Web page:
March 2022

View from the Crew
by Sarah Wilson

Burn season has begun! Even with my cracked and blurry camera, it is hopefully easy to see why this natural phenomena makes for a favorite time of year for many of the crew. Here, Shelby Holsinger takes in the view after the fire at Rahn CRP. 3/5/22
The view of LaGrange County Parks’ Duff Lake fen from the southwest corner before we put fire to the ground. On such a beautiful day as this one, I’m reminded why this is one of my favorite properties on which to work. 3/16/22
From acorns to oaks. Many newly “hatched” acorns were found at Duff Lake fen. 3/16/22
A few hours later, a tired ATV and an even more tired crew look over a freshly burnt Duff Lake from the northeast corner. Notice the refugia (unburnt habitat) we intentionally left for over-wintering animals and insects. 3/16/22
Joining alongside other like-minded organizations to care for the land is a neat opportunity. Here, Blue Crew and Little River Wetlands Project crew joined forces to burn Eagle Marsh in Ft. Wayne. This was one HOT fire. One of LRWP’s volunteers, Adam, is pictured taking in the headfire through the cattails. 3/17/22
Sometimes even more impressive than the fire, the smoke we make is a site to behold. Eagle Marsh 3/17/22
We “take weather” before and after every burn. This allows us to better understand the conditions and how the fire is likely to behave. Pictured here is how we read wind speeds at eye level. Division of Nature Preserves’ Tamarack Bog Nature Preserve – 3/14/22
Speaking of weather, this season provided a first for me: burning in light rain. This early in the season, we need to take advantage of every window of opportunity in order to meet deadlines on some properties. Pictured here, John Brittenham walks through some short flanking fires in the sprinkles at Bachelor property enrolled in the Conservation Reserve Program (CRP). 3/22/22
Here, a backing fire consumes down to mineral soil at Allan CRP. With the humidity in the 20s, it did not take much effort to create very good fire effects. 3/21/22
We sometimes have the opportunity to work with private landowners on burns as well. While we can always use an extra set of eyes on the fire line, it is also a fun opportunity to allow the landowners to be a part of the experience. Here, Mr. Coolman lights the headfire on one of his own prairies. 3/15/22
The less glamorous side of a prescribed fire is putting it out after all is said and done. “Mop up” sometimes requires cutting up dead snags and logs that have caught fire and cannot be put out with just water. Pictured here is Josh Hall and a dead mulberry that needs a little extra work. 3/15/22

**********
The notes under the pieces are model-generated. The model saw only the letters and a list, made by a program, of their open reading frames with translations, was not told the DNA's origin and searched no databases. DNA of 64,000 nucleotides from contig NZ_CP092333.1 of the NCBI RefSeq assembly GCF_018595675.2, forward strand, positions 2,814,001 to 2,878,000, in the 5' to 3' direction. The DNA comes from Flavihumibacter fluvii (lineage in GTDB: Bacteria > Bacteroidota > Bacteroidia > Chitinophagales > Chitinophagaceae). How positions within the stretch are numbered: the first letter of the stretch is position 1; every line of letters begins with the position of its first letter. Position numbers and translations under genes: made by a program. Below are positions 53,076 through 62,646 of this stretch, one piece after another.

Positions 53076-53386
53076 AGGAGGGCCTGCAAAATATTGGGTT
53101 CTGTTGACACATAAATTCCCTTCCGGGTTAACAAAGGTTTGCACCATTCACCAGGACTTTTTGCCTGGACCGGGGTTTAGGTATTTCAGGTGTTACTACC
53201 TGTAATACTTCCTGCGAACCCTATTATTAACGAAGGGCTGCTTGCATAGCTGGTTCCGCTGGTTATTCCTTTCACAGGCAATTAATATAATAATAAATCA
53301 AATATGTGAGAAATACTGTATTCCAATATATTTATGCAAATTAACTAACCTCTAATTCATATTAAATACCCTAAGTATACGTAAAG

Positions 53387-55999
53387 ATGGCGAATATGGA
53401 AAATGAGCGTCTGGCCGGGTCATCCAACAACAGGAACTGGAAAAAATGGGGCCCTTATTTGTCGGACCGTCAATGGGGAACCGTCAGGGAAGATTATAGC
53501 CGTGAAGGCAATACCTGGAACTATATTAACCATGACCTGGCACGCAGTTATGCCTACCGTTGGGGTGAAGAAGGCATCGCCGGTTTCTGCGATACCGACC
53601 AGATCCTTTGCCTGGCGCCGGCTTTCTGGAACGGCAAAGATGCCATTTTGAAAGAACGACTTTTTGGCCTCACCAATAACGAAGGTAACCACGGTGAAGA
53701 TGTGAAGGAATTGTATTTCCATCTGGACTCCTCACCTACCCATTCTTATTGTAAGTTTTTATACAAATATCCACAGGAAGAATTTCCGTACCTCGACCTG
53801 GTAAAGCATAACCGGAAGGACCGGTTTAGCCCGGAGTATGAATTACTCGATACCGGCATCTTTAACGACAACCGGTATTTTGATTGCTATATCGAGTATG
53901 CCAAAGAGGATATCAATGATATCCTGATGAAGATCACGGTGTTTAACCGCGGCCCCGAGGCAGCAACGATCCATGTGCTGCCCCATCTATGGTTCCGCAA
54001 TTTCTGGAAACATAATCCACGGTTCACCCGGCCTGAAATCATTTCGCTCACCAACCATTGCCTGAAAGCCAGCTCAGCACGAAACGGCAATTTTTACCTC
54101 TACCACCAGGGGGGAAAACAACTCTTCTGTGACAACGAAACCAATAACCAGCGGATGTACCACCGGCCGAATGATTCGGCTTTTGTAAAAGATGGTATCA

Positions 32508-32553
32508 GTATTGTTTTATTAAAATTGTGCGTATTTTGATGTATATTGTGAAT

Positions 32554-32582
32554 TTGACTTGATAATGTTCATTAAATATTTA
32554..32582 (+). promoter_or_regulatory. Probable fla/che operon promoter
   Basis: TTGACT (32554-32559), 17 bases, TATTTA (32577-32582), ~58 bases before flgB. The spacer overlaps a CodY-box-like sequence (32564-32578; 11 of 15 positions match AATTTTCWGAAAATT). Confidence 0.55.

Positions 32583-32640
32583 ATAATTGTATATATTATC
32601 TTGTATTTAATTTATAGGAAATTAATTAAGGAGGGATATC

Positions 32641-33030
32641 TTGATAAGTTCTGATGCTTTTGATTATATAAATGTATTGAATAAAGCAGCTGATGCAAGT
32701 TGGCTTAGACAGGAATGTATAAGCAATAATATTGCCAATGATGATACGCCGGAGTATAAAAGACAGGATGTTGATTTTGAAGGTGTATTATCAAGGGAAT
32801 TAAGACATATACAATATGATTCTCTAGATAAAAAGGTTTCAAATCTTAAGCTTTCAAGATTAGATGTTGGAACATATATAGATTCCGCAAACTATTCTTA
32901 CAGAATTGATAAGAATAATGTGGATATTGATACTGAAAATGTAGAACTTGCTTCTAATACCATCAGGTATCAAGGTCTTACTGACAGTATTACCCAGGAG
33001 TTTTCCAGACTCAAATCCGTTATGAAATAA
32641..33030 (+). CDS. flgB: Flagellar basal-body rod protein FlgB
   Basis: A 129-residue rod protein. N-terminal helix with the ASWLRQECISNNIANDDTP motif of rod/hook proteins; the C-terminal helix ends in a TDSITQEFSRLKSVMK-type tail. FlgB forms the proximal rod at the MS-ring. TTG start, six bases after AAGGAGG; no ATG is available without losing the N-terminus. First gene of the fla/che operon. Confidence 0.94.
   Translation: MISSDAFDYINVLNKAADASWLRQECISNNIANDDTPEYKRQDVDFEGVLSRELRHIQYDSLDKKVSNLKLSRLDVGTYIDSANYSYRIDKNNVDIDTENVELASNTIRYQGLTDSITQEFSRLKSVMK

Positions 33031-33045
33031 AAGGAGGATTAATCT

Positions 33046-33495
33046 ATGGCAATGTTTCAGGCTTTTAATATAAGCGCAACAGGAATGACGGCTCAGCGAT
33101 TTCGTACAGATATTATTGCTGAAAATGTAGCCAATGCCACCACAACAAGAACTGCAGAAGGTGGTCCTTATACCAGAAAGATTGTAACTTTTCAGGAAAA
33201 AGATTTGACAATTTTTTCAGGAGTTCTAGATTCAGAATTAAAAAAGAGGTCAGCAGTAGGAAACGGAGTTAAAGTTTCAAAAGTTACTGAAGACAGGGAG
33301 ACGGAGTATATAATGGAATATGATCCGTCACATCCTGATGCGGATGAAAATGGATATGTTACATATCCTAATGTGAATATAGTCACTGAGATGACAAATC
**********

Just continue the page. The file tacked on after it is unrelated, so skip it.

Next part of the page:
Nate and I ventured out into Division of Nature Preserves’ Tamarack Bog Nature Preserve with a couple of drip torches and the goal of expanding some “rooms” within a larger overgrown fen. This adventure allowed me to take pause and appreciate a place not many people get to see. 3/14/22
Here, Josh Hall lights up the steep ditch bank at the Smith CRP prairie while I use the ATV to keep the fire within bounds. 3/4/22
On days where weather is not right for burning, we finish up some other projects like clearing brush at Camp Friedenswald in Michigan. I have to remind myself to take the time to appreciate the subtle beauty around me. Here, looks are better than smells as the crew and I walked through patches of skunk cabbage waking up for the year. 3/25/22
Look away, Mom! Spring has truly arrived when these little guys start waking up from hibernation. These garter snakes paid us no mind as they soaked in the sun at the Smith CRP prairie as we got ready for the burn. 3/4/22

Blue Herons, We Need Your Help!

We have selected an intern for this summer! He is graduating from Taylor University this May and is in need of local housing from June 1st until mid-August (maybe the end of August, depending on our work load at the end of cattail season). Is there anyone in our local community that would be willing provide housing for him this summer? Please contact us at 260.316.2498

Upcoming Events

Wildflower Hike at La Tierra Sanctuary
Saturday, April 23rd at 2PM

Back by Popular Demand!

Dust off your hiking boots and prepare to shed the winter blues. Join us for an annual rite of passage as we delight in the first flush of spring wildflowers. Violets, hepaticas, and spring beauties…oh my! Bring your walking stick, wildflower guide, and a desire to explore the wonders of an awakening landscape. 

From Fremont, travel east on SR 120. Turn right on Cope Rd/1000 E, (depending on your navigator) which is also the IN/MI state line. La Tierra is approximately 1/2 mile south on the west side of the road. A map is available here.

Trillium in bloom at La Tierra – photo by Beth Williams

Know Your Butterflies Training Session

For information, contact John Brittenham at: or 260-242-2759

Birding with the Blue Crew
Sunday, May 22nd

Birders of all levels of experience are invited to join members of the Blue Crew as we break out the binoculars and see what’s occupying the sky. Learn to identify birds by their behaviors, colors, size, shape, and sound. This gathering will take place on Sunday, May 22nd with a time and location TBD. Further details will be included in next month’s Rustling Grass and the events section of the website.

Check out the event section of our webpage for updates and cancellations:

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